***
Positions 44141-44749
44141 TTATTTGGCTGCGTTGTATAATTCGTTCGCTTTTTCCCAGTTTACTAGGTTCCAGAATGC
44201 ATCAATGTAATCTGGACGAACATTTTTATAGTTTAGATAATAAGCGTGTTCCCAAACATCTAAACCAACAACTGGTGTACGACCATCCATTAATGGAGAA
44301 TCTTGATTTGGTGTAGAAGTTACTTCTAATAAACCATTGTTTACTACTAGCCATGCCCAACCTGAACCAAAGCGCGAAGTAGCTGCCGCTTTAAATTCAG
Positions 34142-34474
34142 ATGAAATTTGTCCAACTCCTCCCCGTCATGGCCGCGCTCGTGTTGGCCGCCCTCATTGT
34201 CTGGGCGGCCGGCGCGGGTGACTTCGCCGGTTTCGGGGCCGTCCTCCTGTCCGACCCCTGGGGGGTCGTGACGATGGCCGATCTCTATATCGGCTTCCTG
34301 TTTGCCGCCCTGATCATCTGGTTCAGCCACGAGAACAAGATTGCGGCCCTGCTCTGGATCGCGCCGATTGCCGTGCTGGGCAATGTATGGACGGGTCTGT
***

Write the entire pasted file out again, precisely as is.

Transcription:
Positions 44141-44749
44141 TTATTTGGCTGCGTTGTATAATTCGTTCGCTTTTTCCCAGTTTACTAGGTTCCAGAATGC
44201 ATCAATGTAATCTGGACGAACATTTTTATAGTTTAGATAATAAGCGTGTTCCCAAACATCTAAACCAACAACTGGTGTACGACCATCCATTAATGGAGAA
44301 TCTTGATTTGGTGTAGAAGTTACTTCTAATAAACCATTGTTTACTACTAGCCATGCCCAACCTGAACCAAAGCGCGAAGTAGCTGCCGCTTTAAATTCAG
Positions 34142-34474
34142 ATGAAATTTGTCCAACTCCTCCCCGTCATGGCCGCGCTCGTGTTGGCCGCCCTCATTGT
34201 CTGGGCGGCCGGCGCGGGTGACTTCGCCGGTTTCGGGGCCGTCCTCCTGTCCGACCCCTGGGGGGTCGTGACGATGGCCGATCTCTATATCGGCTTCCTG
34301 TTTGCCGCCCTGATCATCTGGTTCAGCCACGAGAACAAGATTGCGGCCCTGCTCTGGATCGCGCCGATTGCCGTGCTGGGCAATGTATGGACGGGTCTGT